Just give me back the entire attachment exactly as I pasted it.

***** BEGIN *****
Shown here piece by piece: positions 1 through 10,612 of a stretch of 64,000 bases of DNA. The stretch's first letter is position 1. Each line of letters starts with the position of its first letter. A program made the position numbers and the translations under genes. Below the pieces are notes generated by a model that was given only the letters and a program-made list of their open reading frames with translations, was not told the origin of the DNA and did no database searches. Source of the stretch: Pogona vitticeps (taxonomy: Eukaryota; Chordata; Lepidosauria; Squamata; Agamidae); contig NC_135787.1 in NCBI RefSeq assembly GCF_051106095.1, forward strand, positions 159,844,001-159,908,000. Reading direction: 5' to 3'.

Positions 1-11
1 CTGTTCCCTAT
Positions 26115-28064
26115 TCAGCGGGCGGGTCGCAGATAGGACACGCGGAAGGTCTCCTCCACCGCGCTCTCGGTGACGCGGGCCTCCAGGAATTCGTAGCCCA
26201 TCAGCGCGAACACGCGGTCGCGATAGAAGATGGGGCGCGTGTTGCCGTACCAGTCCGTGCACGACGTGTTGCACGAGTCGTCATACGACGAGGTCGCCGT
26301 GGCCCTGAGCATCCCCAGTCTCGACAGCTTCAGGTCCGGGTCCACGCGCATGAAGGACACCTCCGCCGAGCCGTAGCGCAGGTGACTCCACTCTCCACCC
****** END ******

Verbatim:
Shown here piece by piece: positions 1 through 10,612 of a stretch of 64,000 bases of DNA. The stretch's first letter is position 1. Each line of letters starts with the position of its first letter. A program made the position numbers and the translations under genes. Below the pieces are notes generated by a model that was given only the letters and a program-made list of their open reading frames with translations, was not told the origin of the DNA and did no database searches. Source of the stretch: Pogona vitticeps (taxonomy: Eukaryota; Chordata; Lepidosauria; Squamata; Agamidae); contig NC_135787.1 in NCBI RefSeq assembly GCF_051106095.1, forward strand, positions 159,844,001-159,908,000. Reading direction: 5' to 3'.

Positions 1-11
1 CTGTTCCCTAT
Positions 26115-28064
26115 TCAGCGGGCGGGTCGCAGATAGGACACGCGGAAGGTCTCCTCCACCGCGCTCTCGGTGACGCGGGCCTCCAGGAATTCGTAGCCCA
26201 TCAGCGCGAACACGCGGTCGCGATAGAAGATGGGGCGCGTGTTGCCGTACCAGTCCGTGCACGACGTGTTGCACGAGTCGTCATACGACGAGGTCGCCGT
26301 GGCCCTGAGCATCCCCAGTCTCGACAGCTTCAGGTCCGGGTCCACGCGCATGAAGGACACCTCCGCCGAGCCGTAGCGCAGGTGACTCCACTCTCCACCC